My point isn't to dismiss anyone's fears, but we don't even know yet what exactly happened and if the fire was unpredictable and spontaneous (what everyone is worried about) or just a case of "Well, that's just what happens when you do X, what exactly did you expect?!". No need to be suddenly afraid of your EUCs that have been working perfectly well til now just yet.

-

What we can learn from this is that EUC manufacturers need to include real battery casings now that protect both against moisture/submersion and strong and repeated mechanical impacts. No more foil wrapping or paper-thin bendable plastic casings.

And that it doesn't hurt to consider what would happen if your stored EUC catches on fire, no matter how unlikely that is. Maybe put it in a metal tub on a heat-isolated plate, so the heat/fire stays contained and you can fill the tub with water to cool the wheel down and end the fire. Add a smoke detector to alert you to any fire. Don't store it next to your fireworks collection. And, most importantly in my opinion, consider where any smoke would be going, that is probably be the biggest problem in case of fire. Otherwise, it may be just a nice contained campfire in the right storage situation.

33 minutes ago, winterwheel said:

My first idea is to immerse it completely.

That's just a waste of a nice wheel. When the water shorts the battery, well it gets hot. Then the electrolyte either ignites or doesn't (if the battery is still submerged and the heat gets transported away by the water). That's completely predictable.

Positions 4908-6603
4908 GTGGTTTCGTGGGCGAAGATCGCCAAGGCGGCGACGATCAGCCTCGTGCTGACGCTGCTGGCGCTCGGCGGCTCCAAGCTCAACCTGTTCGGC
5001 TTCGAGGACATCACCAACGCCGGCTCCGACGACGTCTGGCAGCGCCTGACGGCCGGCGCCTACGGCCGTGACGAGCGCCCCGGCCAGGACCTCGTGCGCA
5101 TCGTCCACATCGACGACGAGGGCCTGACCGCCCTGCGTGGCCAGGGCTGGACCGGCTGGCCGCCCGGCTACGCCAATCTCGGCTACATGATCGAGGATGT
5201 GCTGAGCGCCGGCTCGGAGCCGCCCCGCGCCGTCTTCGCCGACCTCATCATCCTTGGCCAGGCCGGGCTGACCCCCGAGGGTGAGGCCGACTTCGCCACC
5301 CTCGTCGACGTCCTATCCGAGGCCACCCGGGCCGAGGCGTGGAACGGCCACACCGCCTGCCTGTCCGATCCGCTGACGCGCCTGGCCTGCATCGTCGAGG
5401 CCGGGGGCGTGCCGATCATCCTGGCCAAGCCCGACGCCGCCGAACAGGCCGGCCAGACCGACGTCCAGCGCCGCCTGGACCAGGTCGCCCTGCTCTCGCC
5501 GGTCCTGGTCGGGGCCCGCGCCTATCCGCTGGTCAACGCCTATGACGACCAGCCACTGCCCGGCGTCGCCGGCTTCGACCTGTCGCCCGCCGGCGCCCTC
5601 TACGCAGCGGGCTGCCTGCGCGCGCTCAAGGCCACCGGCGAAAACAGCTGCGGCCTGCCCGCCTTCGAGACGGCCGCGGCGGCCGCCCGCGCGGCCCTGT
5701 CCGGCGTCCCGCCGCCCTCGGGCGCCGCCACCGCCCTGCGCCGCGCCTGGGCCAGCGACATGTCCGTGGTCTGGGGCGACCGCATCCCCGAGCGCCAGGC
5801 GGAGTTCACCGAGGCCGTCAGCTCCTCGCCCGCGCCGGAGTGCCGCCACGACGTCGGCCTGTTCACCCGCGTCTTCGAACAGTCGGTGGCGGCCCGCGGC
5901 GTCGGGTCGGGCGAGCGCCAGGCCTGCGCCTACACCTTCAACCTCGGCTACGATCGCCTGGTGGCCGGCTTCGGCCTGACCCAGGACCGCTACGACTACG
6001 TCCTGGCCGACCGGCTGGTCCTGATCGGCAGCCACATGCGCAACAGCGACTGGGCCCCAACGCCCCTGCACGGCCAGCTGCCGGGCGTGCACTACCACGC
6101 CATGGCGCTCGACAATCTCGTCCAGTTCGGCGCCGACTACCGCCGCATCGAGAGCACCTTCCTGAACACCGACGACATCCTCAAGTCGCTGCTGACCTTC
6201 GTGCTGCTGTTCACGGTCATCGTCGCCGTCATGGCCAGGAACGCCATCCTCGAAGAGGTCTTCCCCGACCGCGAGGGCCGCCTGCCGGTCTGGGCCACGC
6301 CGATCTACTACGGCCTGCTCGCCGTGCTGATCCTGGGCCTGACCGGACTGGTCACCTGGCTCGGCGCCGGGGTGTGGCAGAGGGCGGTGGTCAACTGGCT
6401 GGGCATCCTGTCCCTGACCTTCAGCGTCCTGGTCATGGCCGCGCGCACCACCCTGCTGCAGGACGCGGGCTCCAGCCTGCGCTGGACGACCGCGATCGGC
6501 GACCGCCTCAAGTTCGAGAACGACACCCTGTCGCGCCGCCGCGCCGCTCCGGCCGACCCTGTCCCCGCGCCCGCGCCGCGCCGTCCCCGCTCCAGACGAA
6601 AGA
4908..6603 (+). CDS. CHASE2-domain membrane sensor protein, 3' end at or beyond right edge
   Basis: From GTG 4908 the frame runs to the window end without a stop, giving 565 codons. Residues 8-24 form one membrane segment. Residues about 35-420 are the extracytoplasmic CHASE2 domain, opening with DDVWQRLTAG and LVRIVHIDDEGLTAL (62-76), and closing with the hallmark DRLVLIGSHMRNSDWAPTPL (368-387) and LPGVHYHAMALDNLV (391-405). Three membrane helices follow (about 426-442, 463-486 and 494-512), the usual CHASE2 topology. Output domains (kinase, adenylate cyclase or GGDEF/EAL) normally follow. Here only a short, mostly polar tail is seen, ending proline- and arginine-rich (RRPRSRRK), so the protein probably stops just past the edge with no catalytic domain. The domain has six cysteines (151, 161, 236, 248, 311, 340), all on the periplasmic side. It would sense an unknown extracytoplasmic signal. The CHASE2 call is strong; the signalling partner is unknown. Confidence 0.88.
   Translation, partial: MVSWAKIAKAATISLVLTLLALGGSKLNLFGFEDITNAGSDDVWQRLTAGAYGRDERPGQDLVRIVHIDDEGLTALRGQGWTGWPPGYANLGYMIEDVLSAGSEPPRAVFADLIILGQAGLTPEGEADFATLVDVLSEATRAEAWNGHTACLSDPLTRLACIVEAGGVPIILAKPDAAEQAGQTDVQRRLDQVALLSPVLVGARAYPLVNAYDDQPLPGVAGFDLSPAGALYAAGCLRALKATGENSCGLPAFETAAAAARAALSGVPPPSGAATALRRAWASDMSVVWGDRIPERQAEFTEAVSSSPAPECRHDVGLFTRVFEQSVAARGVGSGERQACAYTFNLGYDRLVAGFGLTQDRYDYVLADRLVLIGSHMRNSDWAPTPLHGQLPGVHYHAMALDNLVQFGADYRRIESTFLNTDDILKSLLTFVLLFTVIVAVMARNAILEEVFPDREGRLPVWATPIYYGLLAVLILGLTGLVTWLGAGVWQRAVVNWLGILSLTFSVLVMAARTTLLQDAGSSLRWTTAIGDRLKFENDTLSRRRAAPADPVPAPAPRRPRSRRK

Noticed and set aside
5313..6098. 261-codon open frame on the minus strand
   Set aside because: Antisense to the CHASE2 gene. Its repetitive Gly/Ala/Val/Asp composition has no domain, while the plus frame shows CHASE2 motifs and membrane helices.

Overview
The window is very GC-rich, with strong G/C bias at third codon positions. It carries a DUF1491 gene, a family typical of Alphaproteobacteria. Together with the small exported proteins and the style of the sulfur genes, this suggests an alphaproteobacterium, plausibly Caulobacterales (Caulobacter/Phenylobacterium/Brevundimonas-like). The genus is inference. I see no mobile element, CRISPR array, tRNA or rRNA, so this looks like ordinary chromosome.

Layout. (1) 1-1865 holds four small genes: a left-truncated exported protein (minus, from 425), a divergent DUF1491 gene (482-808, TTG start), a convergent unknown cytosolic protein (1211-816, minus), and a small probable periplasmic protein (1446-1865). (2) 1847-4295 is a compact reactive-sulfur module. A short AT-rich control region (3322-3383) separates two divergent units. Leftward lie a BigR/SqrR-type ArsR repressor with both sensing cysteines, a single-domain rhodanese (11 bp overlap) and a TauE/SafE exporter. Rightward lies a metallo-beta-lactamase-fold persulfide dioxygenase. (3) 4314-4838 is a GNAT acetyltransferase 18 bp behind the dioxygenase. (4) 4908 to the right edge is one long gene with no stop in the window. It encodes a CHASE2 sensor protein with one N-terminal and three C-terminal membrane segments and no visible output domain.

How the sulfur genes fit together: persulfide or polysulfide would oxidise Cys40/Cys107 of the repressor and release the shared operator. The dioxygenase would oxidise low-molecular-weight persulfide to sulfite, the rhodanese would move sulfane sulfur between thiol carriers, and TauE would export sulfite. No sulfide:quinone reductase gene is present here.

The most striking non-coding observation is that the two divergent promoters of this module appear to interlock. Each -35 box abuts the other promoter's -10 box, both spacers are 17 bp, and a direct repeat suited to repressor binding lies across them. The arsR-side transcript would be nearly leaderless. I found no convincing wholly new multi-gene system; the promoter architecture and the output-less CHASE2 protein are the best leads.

So either there's no fire, it starts something while submerged, or at some later time water dribbles in and something happens or not. A lot of chance involved in how your particular battery is wrapped, how you moved the wheel after it was submerged, etc. Not sure how meaningful that experiment would be.

And I can't really come up with a good experiment. Maybe throw a wheel off a balcony onto asphalt/concrete repeatedly until something happens (or not) to see the effect of repeated heavy mechanical damage. Probably that's a waste of a nice wheel, too, I don't know, and we already know that puncturing a cell is bad.

I'm afraid for your poor 14Ds:ph34r:;)

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35 minutes ago, meepmeepmayer said:

...Maybe throw a wheel off a balcony onto asphalt/concrete repeatedly until something happens (or not) to see the effect of repeated heavy mechanical damage. Probably that's a waste of a nice wheel, too, I don't know, and we already know that puncturing a cell is bad.

I'm afraid for your poor 14Ds:ph34r:;)

These stories get around and panic people, I'd like to make a video that puts a wheel into the worst possible circumstances and see how it behaves. With luck the video will be super-boring, nothing bad happens, we can post it and show these things are pretty tough. Alarmist propaganda is a big threat to widespread adoption of anything with such heavy duty batteries. If one 14D goes down so that many more thrive and go on to help save the planet, then it would be a very worthwhile sacrifice.

I'm already imagining the setup, time lapse camera, open field, lawn chair and a good book for the wait...the only thing that can save it now is if it's already been done. I'd love to know if anybody has tried to trigger spontaneous combustion/explosion on these things under controlled circumstances. 

 

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Can't argue with that:thumbup: Still sad about the poor 14D that has to die for this.

How exactly would you do it? It should be as meaningful as possible, minimizing any chance influences. Or you go by something that is as close as possible to a real world accident, that might make the most sense.

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27 minutes ago, meepmeepmayer said:

Can't argue with that:thumbup: Still sad about the poor 14D that has to die for this.